ReviewsI loved how the film is filled with warm humour and charming sensibility to it. Sure, we get age jokes and appearance jokes, but they are never mean-spirited but instead rather truthful and tension breaking as they are carefully crafted throughout the film. I also loved the old gang versus the new blood vibe to the film, especially with Karl Urban serving as the straight laced young generation with a very adept, get it done and family man vibe to him. - Shannon the Movie Moxie. Grade: N/A There are around 4 or 5 action set pieces, so the movie isn’t nearly as explosive as it could have been, but the story does a great job of upping the ante as the rabbit hole gets explored. Still, the whole thing feels light – brought on by humor rooted in a violent world of professional killers. For them, death is not nearly as profound an event, and a lot of humor comes both from the situations they find themselves in and their natural response to them – one usually of nonchalance and creepy calm. - Cole Abaius from Film School Rejects. Grade:N/A Parker is pretty funny as the befuddled Sarah who soon becomes Frank’s enthusiastic ally in his mission. I suppose if I’m chained to my desk at work daily, I’d be as eager to live it up a bit. Morgan Freeman, who’s as adept in comedy as he is in dramatic fares, also brings in the laughs in most scenes he’s in, including one where he gleefully ogles the retirement home nurse as she fixes the TV. - Ruth Maramis from FlixChatter. Grade: N/A Red relies too heavily on big names to make the material pop rather than directly addressing the many problems with its confusing, amorphous screenplay. Surely it seemed like a pretty safe conclusion — I’m as surprised as anyone that a film this stacked could be so completely devoid of personality. - Colin from FilmJunk. Grade: 3.75/10 What makes this movie work is not only the fact that the action is so stylistically enjoyable, like a The A-Team, but also that all the actors involved have great comedic timing. John Malkovich, Morgan Freemanand Helen Mirren all work in their roles well. The gag of these calm retirees all turn out to be the most efficient killers that you’ll ever meet just works so well. - Andrew from GmanReviews. Grade: 7.5/10 Red is an entertaining action, thriller, that suffers the most common mistake of its genre: a collection of good ideas and scenes, string together by an incredibly thin plot, and overly generic characters. Leaving Red to be just another one of the films where everything plays out exactly like one would expect it to. - Univarn from A Life in Equinox. Grade: 6.5/10 Have you have been hammered into submission by the usual demonic combo of vfx and bone-crushing sound design, ready to duck for cover if you ever hear the mention of ‘kinetic filmmaking’ again? Red has been made for you, then. It’s light as air and almost inconsequential in terms of its narrative and character inspiration, but what it gets right is that it understands its audience. - Bartleby from Movie Mobsters. Grade: 6.25/10 I really liked his use of postcards to signify every time the characters travel to a new state. The film was paced well and the music kept things upbeat and moving along smoothly. Schwentke's one weak spot is the action scenes, which are all closely-cropped, shaky and edited together poorly, which makes the action difficult to follow and keeps the action scenes from ever being truly great. But sadly, that seems to be the norm these days. - Joel Murphy from Get The Big Picture. Grade: 6.0/10 Most of the time when Bruce Willis is an action hero mode, we have pure movie magic. Here, not so much. Willis has always been an actor that you love for his average-joe sense and witty banter, but he has little to do to recapture that same grand screen-presence we’ve seen him triumph countless times before. John McClane is a character you want to save the day. With Frank Moses, that’s not the case. Moses is superior to most standard action protagonists, but he’s not the lovable hero we’ve seen Willis previously capture. There’s very little charm to Moses. - Jack Giroux from The Film Stage. Grade: 5.5/10 The movie excels because of its cast. It’s amazing that after 25 years, Bruce Willis can still win an audience with just a flash of his trademark impish grin. Malkovich has the most colorful character of the bunch and he doesn’t disappoint. However, he also doesn’t chew the scenery or try to hog the spotlight and I applaud his restraint. - Matt Goldberg from Collider. Grade: B- (7.5/10) Malkovich — pursing his lips with suspicion, ranting about government surveillance and going the full-on wacky route — offers a memorable addition to his long litany of grand oddball parts. Parker adeptly blends a spirited sort of toughness with the vulnerability of the regular girl along for an unexpectedly wild ride. Urban makes a compelling family man villain, though the screenplay underplays Cooper’s more intriguing characteristics. - Robert Levin from Film School Rejects. Grade: C- (6.5/10) RED is as loud and violent as you’d expect from a movie about a shaggy gang of semi-automatic-toting geriatrics, but it’s mostly played for laughs with the sort of tongue-in-cheek dialog that Willis especially, excels at. The thin plot moves predictably from point A to point B and there’s zero tension, but writers Jon and Erich Hoeber (adapting Cully Hamner’s and Warren Ellis’s limited DC comic book of the same name) work hard delivering wisecracks and zingers that ably bridge the many wild action sequences - Tom Stockman from We Are Movie Geeks. Grade: 8.0/10 The current pop-cultural fondness for aged celebrities might work to "RED's" advantage -- what, no Betty White? -- and there is a certain pure delight in seeing Helen Mirren wield a sniper rifle, for example. The movie gets by for a while on nothing more than exuberant overkill. Director Robert Schwentke ("Flightplan," "The Time Traveler's Wife") favors smooth, stylized action over gritty, graphic violence, and he stages some cheerfully over-the-top scenarios. The screenplay, adapted by Jon Hoeber and Erich Hoeber (of last year's "Whiteout"), is glib and breezy. - Eric D. Snider. Grade: B- (7.5/10) Where Red runs into a problem is the the film's contradiction with its source material. The graphic novel from which the film is based is extremely violent, but that's not what's important, it's the edge the comic delivers that's missing. - Brad Brevet from Rope of Silicon. Grade: C+ (7.5/10) “RED” is neither a good movie nor a bad one. It features actors we like doing things we wish were more interesting. I guess the movie's moral is, these old people are still tougher than the young ones. - Roger Ebert. Grade: 5.0/10 The trailers for the film make RED look significantly more cohesive than it ultimately plays on screen. While I love nothing more than a good “getting the band back together” buddy flick, our titular RED team was never really a team at all, and it’s never exactly clear why Frank pulls in Morgan Freeman’s Joe or Helen Mirren’s Victoria, when the only true targets are he and Marvin Boggs (John Malkovich). But it’s at least effectively muddled enough that you don’t notice the incongruity until you’re out of the theater. - Kate Erbland from Gordon and the Whale. Grade: 6.0/10 The film never pretends, even for one second, to be anything other than a celebration of old school talent in supped-up contemporary firecracker filmic display. That is to say that whilst it would be entirely irresponsible of me not to mention that the plot is incidental and that the story is really just about as predictable as they come, it’s ultimately of little consequence when what the film achieves is giving its audience a riotous good time. - Tara Judah from The 405. Grade: 7.0/10 Only for so long can the high-calibre cast conceal the fact that Red is fairly derivative stuff, featuring a plot so patchy and forgettable it mimics the symptoms of dementia. - Anders Wotzke from Cut Print Review. Grade: 7.0/10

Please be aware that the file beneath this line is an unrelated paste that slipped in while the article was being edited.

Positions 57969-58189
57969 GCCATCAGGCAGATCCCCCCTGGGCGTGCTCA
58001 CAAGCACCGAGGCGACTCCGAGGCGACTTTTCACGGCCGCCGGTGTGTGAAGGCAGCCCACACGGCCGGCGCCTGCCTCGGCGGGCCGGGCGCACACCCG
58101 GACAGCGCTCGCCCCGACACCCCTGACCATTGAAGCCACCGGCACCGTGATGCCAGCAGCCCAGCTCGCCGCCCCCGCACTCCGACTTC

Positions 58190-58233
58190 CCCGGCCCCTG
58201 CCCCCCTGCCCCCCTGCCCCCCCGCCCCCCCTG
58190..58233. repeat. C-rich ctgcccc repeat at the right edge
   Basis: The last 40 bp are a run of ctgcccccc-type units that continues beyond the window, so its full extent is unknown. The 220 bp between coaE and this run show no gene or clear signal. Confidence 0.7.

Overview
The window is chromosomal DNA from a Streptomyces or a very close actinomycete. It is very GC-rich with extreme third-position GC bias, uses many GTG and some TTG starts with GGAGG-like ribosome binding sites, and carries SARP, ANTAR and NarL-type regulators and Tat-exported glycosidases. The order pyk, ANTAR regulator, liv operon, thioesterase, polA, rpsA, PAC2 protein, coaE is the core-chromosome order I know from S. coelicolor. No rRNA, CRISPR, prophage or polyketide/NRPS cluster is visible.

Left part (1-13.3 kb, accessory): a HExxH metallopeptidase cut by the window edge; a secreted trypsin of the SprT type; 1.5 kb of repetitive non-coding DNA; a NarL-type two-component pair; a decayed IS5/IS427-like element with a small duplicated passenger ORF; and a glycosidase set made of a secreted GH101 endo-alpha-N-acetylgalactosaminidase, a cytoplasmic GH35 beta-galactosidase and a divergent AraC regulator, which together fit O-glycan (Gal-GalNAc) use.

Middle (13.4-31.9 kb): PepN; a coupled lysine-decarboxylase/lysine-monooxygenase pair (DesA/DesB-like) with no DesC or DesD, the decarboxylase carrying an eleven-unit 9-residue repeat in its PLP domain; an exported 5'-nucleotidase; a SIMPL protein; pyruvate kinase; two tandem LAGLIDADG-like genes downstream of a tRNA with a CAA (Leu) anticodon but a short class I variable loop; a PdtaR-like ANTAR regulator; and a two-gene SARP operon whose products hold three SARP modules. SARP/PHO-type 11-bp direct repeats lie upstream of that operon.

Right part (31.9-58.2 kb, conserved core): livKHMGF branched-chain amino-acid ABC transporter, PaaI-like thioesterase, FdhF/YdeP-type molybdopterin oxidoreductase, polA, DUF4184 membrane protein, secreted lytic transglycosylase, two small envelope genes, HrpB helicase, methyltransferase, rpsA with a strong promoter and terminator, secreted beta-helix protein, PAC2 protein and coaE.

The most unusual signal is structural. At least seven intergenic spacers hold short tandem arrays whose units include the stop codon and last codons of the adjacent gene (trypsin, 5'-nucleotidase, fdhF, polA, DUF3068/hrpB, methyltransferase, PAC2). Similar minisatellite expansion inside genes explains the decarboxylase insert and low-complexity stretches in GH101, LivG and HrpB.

Avg. Score: 7.0/10